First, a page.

Boycott countries that abuse human rights?
“The question of tourist boycotts is an ethical consideration for everyone, not just LBGT people. Boycott decisions should be based on a country’s broad human rights record, not just on where it stands on LGBT issues. If we expect straight people to support LGBT equality, we should be prepared to support other people’s human rights, including their racial, gender and nationhood rights. It would be a big mistake to frame this debate solely in terms of LGBT issues,” said Peter Tatchell, Director of the human rights organisation, the Peter Tatchell Foundation.
He was commenting on his contribution to the panel debate on LGBT travel and tourism, held at Heaven nightclub in London on Sunday 19 January, as part of the Gay Star News Beach Party & Travel Show. The other panellists were:
- Bisi Alimi, a Nigerian LGBT activist based in the UK and director of Rainbow Intersection
- Elly Barnes, LGBT Schools Advisor for Birmingham City Council, Pink List Number 1, founder of ‘Educate and Celebrate’ and Director of Education for LGBT History Month
- Paul Dillane, a human rights researcher and activist responsible for Amnesty International UK’s involvement in refugee litigation. He has for ten years specialised in LGBT asylum cases.
- Stewart Who, a writer, journalist, editor and DJ
See this GSN news report about the debate:
Peter Tatchell added:
“As a general rule, tourists should boycott countries with severe human rights abuses. We shouldn’t holiday there. Tourism aids tyrannical regimes, giving them a financial boost and international credibility. That’s why Burmese human rights groups urged tourists to stay away during the era of military dictatorship.
“LGBT holiday-makers have a double dilemma. What if a country has a good record on LGBT rights but commits other human rights abuses?
“I am not a gayist. I support universal human rights, not just LGBT rights. I therefore believe that the totality of a country’s human rights stance should be taken into consideration.
“Israel is a good example of this dilemma and I cited it when I spoke at the GSN Travel Show.
“On most LGBT issues, Israel has very good policies. But it doesn’t allow same-sex marriage and it refuses asylum to Palestinian LGBT refugees who flee homophobic and transphobic persecution in the West Bank and Gaza. It also treats African refugees, some of whom are LGBT, very poorly.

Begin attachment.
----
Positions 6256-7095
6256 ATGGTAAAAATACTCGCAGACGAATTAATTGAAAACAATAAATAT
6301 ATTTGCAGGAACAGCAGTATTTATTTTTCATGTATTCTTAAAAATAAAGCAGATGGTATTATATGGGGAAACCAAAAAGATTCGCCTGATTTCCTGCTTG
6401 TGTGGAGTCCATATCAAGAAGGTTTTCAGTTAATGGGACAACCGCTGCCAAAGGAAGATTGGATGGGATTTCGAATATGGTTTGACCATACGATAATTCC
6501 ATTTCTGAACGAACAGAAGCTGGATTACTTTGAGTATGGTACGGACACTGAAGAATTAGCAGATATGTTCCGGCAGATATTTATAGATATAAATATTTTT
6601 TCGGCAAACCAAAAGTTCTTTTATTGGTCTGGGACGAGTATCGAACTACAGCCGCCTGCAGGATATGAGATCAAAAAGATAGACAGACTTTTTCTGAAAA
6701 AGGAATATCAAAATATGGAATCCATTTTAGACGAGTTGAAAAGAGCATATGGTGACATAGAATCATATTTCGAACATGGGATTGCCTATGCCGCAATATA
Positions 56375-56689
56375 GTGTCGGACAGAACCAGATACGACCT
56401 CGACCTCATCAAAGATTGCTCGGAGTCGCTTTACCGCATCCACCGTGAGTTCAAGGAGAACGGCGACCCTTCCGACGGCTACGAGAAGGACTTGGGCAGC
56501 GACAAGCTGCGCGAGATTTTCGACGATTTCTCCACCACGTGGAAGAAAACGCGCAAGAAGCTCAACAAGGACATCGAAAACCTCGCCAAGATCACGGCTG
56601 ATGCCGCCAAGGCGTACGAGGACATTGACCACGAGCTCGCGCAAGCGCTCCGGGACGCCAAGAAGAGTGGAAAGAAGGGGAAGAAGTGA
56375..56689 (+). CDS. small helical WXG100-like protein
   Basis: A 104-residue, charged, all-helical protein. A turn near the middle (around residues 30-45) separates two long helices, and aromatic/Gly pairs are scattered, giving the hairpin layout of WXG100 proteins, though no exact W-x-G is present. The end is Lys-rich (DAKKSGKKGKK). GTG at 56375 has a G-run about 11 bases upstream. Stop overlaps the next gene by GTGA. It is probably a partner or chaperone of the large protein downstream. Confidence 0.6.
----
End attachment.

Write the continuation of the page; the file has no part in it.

“Nevertheless, Israel’s overall record on LGBT rights is progressive. It is the best country in the Middle East to be LGBT; with policies far more enlightened than the harsh homophobia – and lack of democracy – in most nearby Arab states.
“The big problem is that Israel’s gay rights gains have been achieved by a state founded on the dispossession of the Palestinian people. Around 700,000 were forced out or fled when the state of Israel was founded in 1948. This dispossession is still continuing today, with land seizures, house confiscations, demolitions and new Jewish settlements on the West Bank that are swallowing ever-more Palestinian land. The whole Israeli military occupation of the Palestinian territories seized in the 1967 war is illegal under international law.
“The LGBT community would be wrong to ignore these Israeli human rights abuses against the Palestinian people, many of whom are LGBT. We should not judge Israel exclusively in terms of its pro-gay rights legislation. All human rights issues need to be taken into consideration when making a judgement call.
“That’s why I have refused offers of expenses-paid trips to Israel and to Tel Aviv Pride. No matter how progressive Israel is for LGBT people, I don’t feel able to ignore its mistreatment of the Palestinian people.
“I support a tourist boycott of Israel, based on its human rights failings towards the people of Palestine. I also support a similar tourist boycott of many other countries with poor human rights records, such as Russia, Iran, China, Pakistan, Uganda, Saudi Arabia, Iraq and Nigeria.
“It is wrong for some people to single out Israel for special, unique sanctions. All states with severe human rights abuses should be avoided. It is a positive way that we can show our solidarity with victims of oppression,” said Mr Tatchell.